Davis College of Agriculture, Natural Resources and Design Alumna Sydney White in Percival Hall June 20th, 2018.
The necessity of improving diversity in the fields of agriculture and forestry prompted recent gifts to the West Virginia University Davis College of Agriculture, Natural Resources and Design for scholarships dedicated to underrepresented students.
Joe Hinson, a 1971 forest resources management graduate, will leave $50,000 for scholarships to minority students and women in natural resources. Shenandoah Valley Organic also gave $50,000 for scholarships for minority students and women in agriculture. Their gifts were made in conjunction with WVU’s fourth Day of Giving.
Hinson’s planned gift will specifically support WVU students majoring in forest resources management; Shenandoah Valley Organic’s will benefit those majoring in agribusiness management or animal and nutritional sciences.
“For decades, farmers and foresters have understood the importance diversifying crops and stands to increase profits and improve resiliency,” said Darrell Donahue, dean of the Davis College. “Those same principles apply to the workforce; it’s vital we attract more diverse people into these spaces and create opportunities for them. A great place to start is with college scholarships. The generosity of Joe Hinson and Shenandoah Valley Organic will help us recruit and support students from diverse backgrounds to pursue degrees in agriculture and forestry.”
Hinson’s planned gift will create the Karen A. Knapp Scholarship Fund, honoring one of the first women to graduate from WVU with a degree in forestry.
“We were close during our time in school together. Karen was passionate about West Virginia. She loved the mountains, wildflowers and photography,” he said. “She was also a very dedicated Christian, working with young children in her church and very loyal to her friends.”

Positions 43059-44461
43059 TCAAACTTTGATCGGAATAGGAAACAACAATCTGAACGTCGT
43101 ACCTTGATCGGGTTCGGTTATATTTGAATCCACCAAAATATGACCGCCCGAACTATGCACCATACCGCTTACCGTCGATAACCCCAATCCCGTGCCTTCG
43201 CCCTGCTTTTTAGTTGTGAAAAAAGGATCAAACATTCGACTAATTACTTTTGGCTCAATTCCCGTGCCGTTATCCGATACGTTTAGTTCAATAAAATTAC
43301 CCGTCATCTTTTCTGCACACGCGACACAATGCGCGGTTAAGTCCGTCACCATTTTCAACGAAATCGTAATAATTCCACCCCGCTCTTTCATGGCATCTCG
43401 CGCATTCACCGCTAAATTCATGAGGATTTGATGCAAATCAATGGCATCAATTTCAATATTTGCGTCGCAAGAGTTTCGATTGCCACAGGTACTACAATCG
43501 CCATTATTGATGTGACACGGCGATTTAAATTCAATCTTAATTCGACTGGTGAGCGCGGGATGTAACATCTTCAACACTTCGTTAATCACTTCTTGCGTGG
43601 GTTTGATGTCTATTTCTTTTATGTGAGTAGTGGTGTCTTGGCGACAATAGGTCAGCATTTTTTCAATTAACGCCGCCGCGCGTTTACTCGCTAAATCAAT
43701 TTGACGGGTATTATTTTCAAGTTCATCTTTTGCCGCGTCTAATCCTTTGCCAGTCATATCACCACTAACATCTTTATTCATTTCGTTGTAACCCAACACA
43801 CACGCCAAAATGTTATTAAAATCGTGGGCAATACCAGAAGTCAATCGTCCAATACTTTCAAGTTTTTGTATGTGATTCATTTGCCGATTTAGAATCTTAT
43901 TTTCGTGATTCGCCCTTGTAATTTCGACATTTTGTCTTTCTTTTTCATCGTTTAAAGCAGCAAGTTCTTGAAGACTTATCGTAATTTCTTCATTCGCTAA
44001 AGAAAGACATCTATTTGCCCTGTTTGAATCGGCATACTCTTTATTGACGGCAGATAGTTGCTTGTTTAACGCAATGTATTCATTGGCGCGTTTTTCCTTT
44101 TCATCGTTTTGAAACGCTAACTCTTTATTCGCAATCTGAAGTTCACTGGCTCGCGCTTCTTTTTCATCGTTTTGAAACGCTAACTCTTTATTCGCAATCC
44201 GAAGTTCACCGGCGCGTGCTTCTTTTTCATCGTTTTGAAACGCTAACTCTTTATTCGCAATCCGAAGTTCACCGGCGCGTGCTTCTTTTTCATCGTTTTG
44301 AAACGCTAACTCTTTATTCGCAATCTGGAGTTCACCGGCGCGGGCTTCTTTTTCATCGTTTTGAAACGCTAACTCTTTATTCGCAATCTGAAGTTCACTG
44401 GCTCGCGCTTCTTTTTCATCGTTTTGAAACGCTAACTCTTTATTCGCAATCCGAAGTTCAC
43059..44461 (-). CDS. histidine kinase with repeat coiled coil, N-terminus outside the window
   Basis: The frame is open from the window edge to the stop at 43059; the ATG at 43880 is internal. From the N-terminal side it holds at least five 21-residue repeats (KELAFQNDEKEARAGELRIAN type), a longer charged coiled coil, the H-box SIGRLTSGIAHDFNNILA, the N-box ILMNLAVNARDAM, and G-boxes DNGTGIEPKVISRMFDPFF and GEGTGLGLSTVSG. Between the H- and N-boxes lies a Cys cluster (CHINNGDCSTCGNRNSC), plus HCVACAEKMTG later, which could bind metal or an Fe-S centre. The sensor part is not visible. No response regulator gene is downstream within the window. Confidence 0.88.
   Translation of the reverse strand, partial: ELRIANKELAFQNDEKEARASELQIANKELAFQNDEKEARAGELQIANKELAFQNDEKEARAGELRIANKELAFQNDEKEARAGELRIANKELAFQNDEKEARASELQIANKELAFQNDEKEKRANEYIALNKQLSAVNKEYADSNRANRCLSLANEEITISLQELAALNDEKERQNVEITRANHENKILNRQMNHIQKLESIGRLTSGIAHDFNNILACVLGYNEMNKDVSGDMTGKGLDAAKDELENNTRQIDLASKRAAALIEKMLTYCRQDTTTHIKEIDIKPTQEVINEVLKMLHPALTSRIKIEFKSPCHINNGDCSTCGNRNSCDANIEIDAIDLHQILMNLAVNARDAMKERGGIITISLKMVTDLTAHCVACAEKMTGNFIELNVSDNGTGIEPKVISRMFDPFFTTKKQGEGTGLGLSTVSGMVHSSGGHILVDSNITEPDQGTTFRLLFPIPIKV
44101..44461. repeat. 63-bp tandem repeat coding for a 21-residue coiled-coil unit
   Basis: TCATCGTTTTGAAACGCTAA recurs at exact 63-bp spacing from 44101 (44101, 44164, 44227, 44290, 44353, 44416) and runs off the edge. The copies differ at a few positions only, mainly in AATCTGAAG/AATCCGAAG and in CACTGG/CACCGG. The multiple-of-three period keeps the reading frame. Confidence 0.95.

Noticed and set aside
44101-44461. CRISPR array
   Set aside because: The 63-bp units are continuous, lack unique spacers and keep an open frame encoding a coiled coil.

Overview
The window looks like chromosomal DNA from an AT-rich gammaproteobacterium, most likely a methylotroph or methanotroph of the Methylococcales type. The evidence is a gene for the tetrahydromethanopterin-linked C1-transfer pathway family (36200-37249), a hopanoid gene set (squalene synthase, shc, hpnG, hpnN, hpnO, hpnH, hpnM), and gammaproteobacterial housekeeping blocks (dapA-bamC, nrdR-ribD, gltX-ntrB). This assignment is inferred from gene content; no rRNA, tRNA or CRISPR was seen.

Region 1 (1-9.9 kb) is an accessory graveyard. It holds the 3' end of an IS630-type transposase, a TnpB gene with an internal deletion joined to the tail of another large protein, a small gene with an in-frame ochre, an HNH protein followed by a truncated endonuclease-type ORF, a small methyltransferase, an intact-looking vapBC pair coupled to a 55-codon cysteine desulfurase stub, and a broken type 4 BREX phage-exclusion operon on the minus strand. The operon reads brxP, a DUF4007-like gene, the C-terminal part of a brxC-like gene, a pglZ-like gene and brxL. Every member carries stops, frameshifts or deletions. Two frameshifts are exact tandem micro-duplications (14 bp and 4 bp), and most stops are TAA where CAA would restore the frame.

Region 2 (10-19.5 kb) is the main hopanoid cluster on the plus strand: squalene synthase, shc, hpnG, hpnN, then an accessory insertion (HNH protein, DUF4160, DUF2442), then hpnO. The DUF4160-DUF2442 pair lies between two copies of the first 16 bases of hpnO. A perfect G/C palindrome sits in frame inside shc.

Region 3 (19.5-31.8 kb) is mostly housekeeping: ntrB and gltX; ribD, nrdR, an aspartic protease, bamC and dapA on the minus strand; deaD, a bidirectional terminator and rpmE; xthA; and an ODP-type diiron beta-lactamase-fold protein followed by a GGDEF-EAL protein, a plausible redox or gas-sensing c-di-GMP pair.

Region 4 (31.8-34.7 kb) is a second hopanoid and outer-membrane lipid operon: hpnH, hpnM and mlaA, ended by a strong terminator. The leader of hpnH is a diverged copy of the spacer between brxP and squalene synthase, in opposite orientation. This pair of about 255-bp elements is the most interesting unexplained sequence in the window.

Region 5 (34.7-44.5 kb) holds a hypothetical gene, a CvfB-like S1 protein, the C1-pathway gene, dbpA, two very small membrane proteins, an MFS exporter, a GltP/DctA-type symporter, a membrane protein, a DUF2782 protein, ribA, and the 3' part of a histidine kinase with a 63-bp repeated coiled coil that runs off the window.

After graduating in 1971, Knapp worked for Westvaco in Virginia and then worked as a forester for Coeur d'Alene in Idaho. She, unfortunately, died of cancer in 2010.
Hinson, managing partner for Northwest Natural Resource Group, wanted to ensure women and minority students interested in natural resources careers had opportunities and support available to them.
“I feel like we need to support young people going into natural resource management, and those groups are underrepresented,” he explained.
Changing students’ lives, especially those underrepresented in a field, is only the beginning of the impact of a major gift
According to Kathryn Tuttle, chief marketing officer for Shenandoah Valley Organic, moving agriculture forward is about diversity of perspectives.
“We wanted to provide scholarships for underrepresented and minority students who, for a lot of reasons, wouldn't have traditionally considered a future in agriculture,” she added.
Diversity of people and perspective have already benefited SVO in creating a better business model that focuses on family farms, sustainability and happier birds.
“That came through people thinking differently and will continue with students who have learned great things and have great backgrounds to help us do that. In that way, donating to Davis College was selfish. We want to get some great minds in farming to stir the pot,” Tuttle explained.
Shenandoah Valley Organic’s decision to support Davis College students was made in part by the talent and ingenuity they’ve seen in West Virginia farmers they’ve already partnered with.
“West Virginia and West Virginia University are places where we can find great talent in people who want to be in West Virginia. It's a great institution and a feeder for talent in agriculture,” she said, adding that the company's leadership is excited to build stronger relationships within Davis College, with alumni and with future student interns.
The gifts were made through the WVU Foundation, the nonprofit organization that receives and administers private donations on behalf of the University. The Foundation organizes WVU Day of Giving to help alumni and friends support the University’s greatest needs and opportunities. Alumni and friends made over 5,000 gifts totaling $11.9 million March 3, setting new records for the 24-hour online fundraising event held across the University system.